The Second Generation: The CC&F's and the Marmon-Herringtons (1947-1972)

Text by James Bow.

When the Second World War ended, the TTC were ready to consider running trolley coaches on the streets of Toronto again. Many North American cities were opting for trolley buses at this time. Most were using them to replace their aging streetcar fleets. With tracks desperately in need of repair along with the streetcars themselves, trolley buses were seen as a cheaper alternative, which might still offer the advantages of streetcar service.

The TTC did not consider using trolley buses to replace its entire streetcar fleet. Toronto's streetcars were generally in good enough condition, and were providing too useful a service to easily replace. However, certain lighter routes in the system needed repairing or expanding, and the trolley bus could be a good alternative for these routes. To inaugurate service on the Lansdowne, Annette and Ossington routes, the TTC turned to the Canadian Car & Foundry factory in Fort William (now part of Thunder Bay), Ontario. Between 1947 and 1948, they provided the TTC with 85 new vehicles. The initial T-44 models were 35'7" long and could seat 44 passengers.

In 1953 the TTC prepared to expand the trolley bus network, with new services set to start on the Nortown and Yonge routes in March 1954. As a result, the TTC ordered another 40 buses from CC&F. The T-48A model was longer than its older counterparts, at 38'9", and it could seat 48 passengers instead of 44. These were the last new trolley buses purchased by the TTC. Interest in trolley buses was fading throughout North America, and CC&F considered the market to be "saturated". The TTC purchased 15 TC48 model Marmon-Herrington trolley buses from Cincinnati. Until the Western Flyers, these were the longest buses in the system, at 39'3", and could seat 48 passengers. They were the second-lightest buses on the system as well, although externally they were similar to their CC&F cousins.

In 1959, the TTC would acquire 5 CC&F T-48A's from the abandoned eight-year-old system in Ottawa and, in 1963, the TTC purchased an additional 8 TC44 Marmon-Herringtons from Cleveland. These covered extensions to the Ossington and Annette trolley bus lines.

By the mid 1960s, the buses were nearing the end of their lifespans in some respects. With the opening of the Bloor-Danforth subway and the associated restructuring of the TTC's surface network, the TTC reviewed its position regarding the trolley buses. Deciding to maintain trolley bus service for the foreseeable future, the TTC set about on a rebuilding program that could extend the lives of its fleet. A deal with Western Flyer was set up. The CC&F coaches would be rebuilt. As for the 23 Marmon-Herringtons, the TTC and Western Flyer would rebuild these too, but the non-standard components would be replaced using parts salvaged from other CC&F vehicles. The TTC made its last purchase of Canadian Car & Foundry trolley coaches in the early 1970s when it obtained 23 T-44 and T-44A models from abandoned systems in Cornwall and Halifax. These 23 coaches were used as companion parts.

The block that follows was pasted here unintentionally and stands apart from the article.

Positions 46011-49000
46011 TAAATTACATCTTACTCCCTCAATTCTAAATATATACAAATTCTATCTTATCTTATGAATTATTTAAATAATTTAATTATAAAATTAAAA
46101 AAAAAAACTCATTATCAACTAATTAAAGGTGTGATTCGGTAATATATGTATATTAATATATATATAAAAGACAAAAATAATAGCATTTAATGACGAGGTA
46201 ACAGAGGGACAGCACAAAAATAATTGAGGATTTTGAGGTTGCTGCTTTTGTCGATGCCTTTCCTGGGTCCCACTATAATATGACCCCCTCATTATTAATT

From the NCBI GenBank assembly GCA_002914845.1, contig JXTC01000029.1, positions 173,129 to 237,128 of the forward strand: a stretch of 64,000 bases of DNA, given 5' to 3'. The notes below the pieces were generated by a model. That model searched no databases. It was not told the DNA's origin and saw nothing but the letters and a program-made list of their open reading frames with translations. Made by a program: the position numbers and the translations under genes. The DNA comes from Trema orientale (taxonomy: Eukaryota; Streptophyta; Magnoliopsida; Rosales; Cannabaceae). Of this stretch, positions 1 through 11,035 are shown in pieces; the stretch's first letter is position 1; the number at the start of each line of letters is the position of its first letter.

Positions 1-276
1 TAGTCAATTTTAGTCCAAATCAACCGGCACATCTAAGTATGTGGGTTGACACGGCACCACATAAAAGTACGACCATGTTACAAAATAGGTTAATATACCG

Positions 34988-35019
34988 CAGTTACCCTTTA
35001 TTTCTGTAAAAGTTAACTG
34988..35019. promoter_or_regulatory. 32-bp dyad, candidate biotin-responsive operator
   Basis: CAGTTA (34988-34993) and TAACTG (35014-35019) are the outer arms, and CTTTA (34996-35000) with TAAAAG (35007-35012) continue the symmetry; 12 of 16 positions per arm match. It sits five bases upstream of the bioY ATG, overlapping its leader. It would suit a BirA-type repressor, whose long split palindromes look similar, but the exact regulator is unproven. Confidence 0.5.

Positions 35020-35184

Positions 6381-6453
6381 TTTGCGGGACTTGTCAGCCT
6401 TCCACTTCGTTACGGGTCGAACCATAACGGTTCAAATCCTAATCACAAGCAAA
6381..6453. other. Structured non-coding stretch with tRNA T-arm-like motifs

Principal Specifications

Fleet Class

T1, T2 & T3

T4

T5

T6

T7

Fleet Numbers

9000-9049
9050-9074
9075-9084

9085-9124

9125-9139

9140-9144

9145-9152

Builder

Canadian Car & Foundry

Canadian Car & Foundry

Marmon - Herrington

Canadian Car & Foundry

Marmon - Herrington

Model

T44

T48A

TC48

T48A

TC44

Year Built (Leased)

1947-8

1953

1948 (1953 Cincinnati)

1951 (1959 Ottawa)

1947 (1963 Cleveland)

Length

35' 7" (10.85 m)

38' 9.5" (11.82 m)

39' 3" (11.96 m)

38' 9.5" (11.82 m)

36' 8" (11.18 m)

Width

8' 6" (2.59 m)

8' 6" (2.59 m)

8' 6" (2.59 m)

8' 6" (2.59 m)

8' 6" (2.59 m)

Height

9' 7" (2.92 m)

9' 9.75" (2.99 m)

9' 5" (2.87 m)

9' 9.75" (2.99 m)

9' 5" (2.87 m)

Wheelbase

20' 9" (6.32 m)

20' 7" (6.27 m)

22' 0" (6.71 m)

20' 7" (6.27 m)

19' 7" (5.97 m)

Seating

44

48

48

48

38

Weights - Normal (W1)

18510 lb (8400 kg)

19500 lb (8850 kg)

18000 lb (8160 kg)

19500 lb (8850 kg)

17700 lb (8030 kg)

Weights -- Normal (Service) (W4)

29460 lb (13360 kg)
(72)

31350 lb (14220 kg)
(78)

31050 lb (14080 kg)
(86)

31350 lb (14220 kg)
(78)

29250 lb (13270 kg)
(76)

Weights -- Normal (Crush) (W5)

31710 lb (14380 kg)
(87)

33750 lb (15310 kg)
(94)

32850 lb (14900 kg)
(98)

33750 lb (15310 kg)
(94)

32250 lb (14630 kg)
(96)


The Second Generation Trolley Buses Image Archive


References

  • Filey, Mike, The TTC Story: The First Seventy-Five Years, Dundurn Press, Toronto (Ontario) 1996.
  • Scrimgeour, Pat and Scott Haskill., 'Toronto Trolley Coaches Stored', Rail and Transit, January 1992, p3-4, The Upper Canada Railway Society, Toronto (Ontario).
  • Corley, Ray F., Trolley Coach CC&F and Flyer Coaches, The Toronto Transit Commission, Toronto (Ontario), January 1987.

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This page is an article within the Trolley Bus division of Transit Toronto articles.

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